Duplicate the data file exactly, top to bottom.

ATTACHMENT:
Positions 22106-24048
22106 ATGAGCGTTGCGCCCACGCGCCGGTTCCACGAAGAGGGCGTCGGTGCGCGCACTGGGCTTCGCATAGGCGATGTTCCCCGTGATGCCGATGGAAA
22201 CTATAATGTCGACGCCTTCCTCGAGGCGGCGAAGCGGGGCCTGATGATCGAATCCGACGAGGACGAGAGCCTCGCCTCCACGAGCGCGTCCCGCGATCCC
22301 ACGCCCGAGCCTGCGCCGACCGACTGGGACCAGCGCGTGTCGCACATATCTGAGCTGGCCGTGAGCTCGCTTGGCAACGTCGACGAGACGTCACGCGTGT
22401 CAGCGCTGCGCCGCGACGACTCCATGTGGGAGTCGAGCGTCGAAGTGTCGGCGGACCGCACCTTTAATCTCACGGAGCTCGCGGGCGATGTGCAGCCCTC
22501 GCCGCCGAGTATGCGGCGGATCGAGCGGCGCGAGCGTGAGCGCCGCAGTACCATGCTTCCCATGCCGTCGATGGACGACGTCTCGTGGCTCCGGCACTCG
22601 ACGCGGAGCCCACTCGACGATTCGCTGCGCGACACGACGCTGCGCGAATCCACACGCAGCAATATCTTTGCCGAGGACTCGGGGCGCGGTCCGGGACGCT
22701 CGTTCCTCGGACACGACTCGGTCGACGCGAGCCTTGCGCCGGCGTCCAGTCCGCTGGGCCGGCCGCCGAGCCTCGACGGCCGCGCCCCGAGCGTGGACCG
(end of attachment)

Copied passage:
Positions 22106-24048
22106 ATGAGCGTTGCGCCCACGCGCCGGTTCCACGAAGAGGGCGTCGGTGCGCGCACTGGGCTTCGCATAGGCGATGTTCCCCGTGATGCCGATGGAAA
22201 CTATAATGTCGACGCCTTCCTCGAGGCGGCGAAGCGGGGCCTGATGATCGAATCCGACGAGGACGAGAGCCTCGCCTCCACGAGCGCGTCCCGCGATCCC
22301 ACGCCCGAGCCTGCGCCGACCGACTGGGACCAGCGCGTGTCGCACATATCTGAGCTGGCCGTGAGCTCGCTTGGCAACGTCGACGAGACGTCACGCGTGT
22401 CAGCGCTGCGCCGCGACGACTCCATGTGGGAGTCGAGCGTCGAAGTGTCGGCGGACCGCACCTTTAATCTCACGGAGCTCGCGGGCGATGTGCAGCCCTC
22501 GCCGCCGAGTATGCGGCGGATCGAGCGGCGCGAGCGTGAGCGCCGCAGTACCATGCTTCCCATGCCGTCGATGGACGACGTCTCGTGGCTCCGGCACTCG
22601 ACGCGGAGCCCACTCGACGATTCGCTGCGCGACACGACGCTGCGCGAATCCACACGCAGCAATATCTTTGCCGAGGACTCGGGGCGCGGTCCGGGACGCT
22701 CGTTCCTCGGACACGACTCGGTCGACGCGAGCCTTGCGCCGGCGTCCAGTCCGCTGGGCCGGCCGCCGAGCCTCGACGGCCGCGCCCCGAGCGTGGACCG